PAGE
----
Skills for a green economy


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  • Introduce myselfDull title – I hope this session will be interactive, and envisioning for you all . . .
  • Sense of destination, and a sense of purpose . . . Both in terms of students – progressing to HE to study for a degree,And of Society’s need to become more sustainable
  • This is we start then. Not just talking about the environment.
  • Leadership skills necessary,But nb 3 challenges?
  • Further evidence of the employment opportunities available . . .
  • So we’re taking about jobs – employment –being mindful of resource use, living within limits, engineering, leadership, artists, poets,
  • This is where I think the challenge to curriculum comes in.And a challenge to us – are passionate about what we’re doing, and why we’re doing it? We’ll come back to these questions.TO the HE sector . . .
  • I’m going to reflect on DMU, as a case study:A little about DMU – growing and strong ‘research led’ university which is unusual for a post-92 University (ex-Poly for the parents)With this degree in particular – based in the IESD, all the teaching is research informed.Strong commitment to sustainability, we practice what we preach and perform well in the people and planet green league.
  • DMU committed to sustainability:Est. of IESD: buildings, energy, behaviour change etc etcInvolvement in strategic partnershipSustainability StrategyCarbon Management Plan inc. scope 3 emissions.Strategic Plan.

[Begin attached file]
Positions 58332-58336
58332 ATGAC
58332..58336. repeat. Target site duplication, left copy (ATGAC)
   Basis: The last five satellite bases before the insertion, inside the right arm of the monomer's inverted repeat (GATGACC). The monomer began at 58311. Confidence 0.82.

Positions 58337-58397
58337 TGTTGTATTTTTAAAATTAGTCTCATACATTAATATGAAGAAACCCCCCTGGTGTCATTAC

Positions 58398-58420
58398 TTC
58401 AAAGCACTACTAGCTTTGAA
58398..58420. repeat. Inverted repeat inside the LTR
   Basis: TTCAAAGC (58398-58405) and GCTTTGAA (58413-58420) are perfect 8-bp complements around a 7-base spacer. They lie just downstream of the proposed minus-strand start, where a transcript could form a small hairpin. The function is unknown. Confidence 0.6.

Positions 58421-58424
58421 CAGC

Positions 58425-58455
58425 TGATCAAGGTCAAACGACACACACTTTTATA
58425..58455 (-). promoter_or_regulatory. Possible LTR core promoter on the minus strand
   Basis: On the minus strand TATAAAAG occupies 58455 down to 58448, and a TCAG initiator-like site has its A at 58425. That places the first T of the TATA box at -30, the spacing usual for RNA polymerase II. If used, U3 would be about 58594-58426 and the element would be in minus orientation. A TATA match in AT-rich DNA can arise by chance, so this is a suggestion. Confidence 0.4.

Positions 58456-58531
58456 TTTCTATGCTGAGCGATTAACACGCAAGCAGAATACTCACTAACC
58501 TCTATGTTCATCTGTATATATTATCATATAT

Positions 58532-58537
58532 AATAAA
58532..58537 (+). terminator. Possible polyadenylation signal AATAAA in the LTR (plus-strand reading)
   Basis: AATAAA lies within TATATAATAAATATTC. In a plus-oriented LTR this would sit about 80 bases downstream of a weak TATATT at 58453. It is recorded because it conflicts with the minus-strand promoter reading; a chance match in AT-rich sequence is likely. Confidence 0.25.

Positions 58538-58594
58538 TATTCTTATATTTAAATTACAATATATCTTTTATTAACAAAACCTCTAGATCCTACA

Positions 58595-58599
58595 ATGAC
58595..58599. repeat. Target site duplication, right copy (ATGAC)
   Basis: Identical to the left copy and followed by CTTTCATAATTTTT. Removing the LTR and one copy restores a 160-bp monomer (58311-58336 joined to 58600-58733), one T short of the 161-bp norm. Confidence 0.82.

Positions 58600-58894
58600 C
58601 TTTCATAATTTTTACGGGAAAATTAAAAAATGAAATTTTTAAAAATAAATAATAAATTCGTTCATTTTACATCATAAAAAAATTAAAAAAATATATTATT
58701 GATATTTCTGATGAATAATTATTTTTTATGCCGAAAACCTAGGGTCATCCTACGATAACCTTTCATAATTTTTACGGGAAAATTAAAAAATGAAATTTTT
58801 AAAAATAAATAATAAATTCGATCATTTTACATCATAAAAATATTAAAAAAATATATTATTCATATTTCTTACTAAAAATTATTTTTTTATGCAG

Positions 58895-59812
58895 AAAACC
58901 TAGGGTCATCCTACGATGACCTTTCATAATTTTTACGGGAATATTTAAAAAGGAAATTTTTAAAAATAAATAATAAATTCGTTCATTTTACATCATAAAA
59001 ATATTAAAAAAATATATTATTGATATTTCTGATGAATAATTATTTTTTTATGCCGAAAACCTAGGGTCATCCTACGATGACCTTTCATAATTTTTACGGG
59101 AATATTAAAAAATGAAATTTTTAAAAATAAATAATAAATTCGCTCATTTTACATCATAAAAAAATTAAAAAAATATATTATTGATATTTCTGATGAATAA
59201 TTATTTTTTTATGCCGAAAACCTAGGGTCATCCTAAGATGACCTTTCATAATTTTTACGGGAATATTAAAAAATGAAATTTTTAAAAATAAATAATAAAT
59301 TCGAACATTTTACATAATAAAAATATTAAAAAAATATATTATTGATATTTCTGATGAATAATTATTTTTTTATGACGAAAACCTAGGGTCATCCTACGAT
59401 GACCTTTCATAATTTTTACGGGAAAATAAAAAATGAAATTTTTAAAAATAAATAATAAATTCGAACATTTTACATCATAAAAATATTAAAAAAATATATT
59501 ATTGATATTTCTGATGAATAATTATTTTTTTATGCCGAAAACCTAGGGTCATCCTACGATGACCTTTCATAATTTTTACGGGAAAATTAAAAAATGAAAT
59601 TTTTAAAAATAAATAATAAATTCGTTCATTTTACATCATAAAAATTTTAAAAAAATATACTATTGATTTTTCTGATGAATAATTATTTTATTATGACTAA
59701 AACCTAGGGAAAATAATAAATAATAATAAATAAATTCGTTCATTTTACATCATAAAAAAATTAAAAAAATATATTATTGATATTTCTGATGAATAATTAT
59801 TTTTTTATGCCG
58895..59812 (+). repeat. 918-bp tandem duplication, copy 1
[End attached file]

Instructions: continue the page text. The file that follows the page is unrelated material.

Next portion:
• BIS Carbon Reduction Delivery Plan 2010 – 43% reduction in scope 1 and 2 sources by 2020 based on a 2005 baselineCarbon reduction target and strategy for HE 2010 – HEFCE, UUK and Guild HE
  • So to the degree itself . . . .
  • Skills for a green economy

    1. 1. Progression to HE &Employability Dr. Richard Bull
    2. 2. Structure• A re-envisioning: What do we mean by Sustainability/Green economy?• What skills are needed?• What is Higher Education doing?• What can we do . . .
    3. 3. The Green Economy (1)
    4. 4. The Green Economy (2) Developing the leadership skills we need to transition to sustainable economy is both urgent and critical to the future economic success – as well as our social and environmental well-being: 3 challenges:. . . . – Envisioning how a sustainable economy might look – Connecting with the commercial benefits of sustainability – Grounding solutions in day to day reality (BITC 2010)
    5. 5. The Green Economy (3)
    6. 6. The Green Economy (4) “The transition to a green economy requires a workforce with the right skills. This includes not only skills in the low carbon and environmental goods and services sector, but also those needed to help all businesses use natural resources efficiently and sustainably and to be resilient to climate change.” 2011
    7. 7. A prophetic imagination?• How do we live differently?• How do we build things differently?• How do we work differently?• How do we change?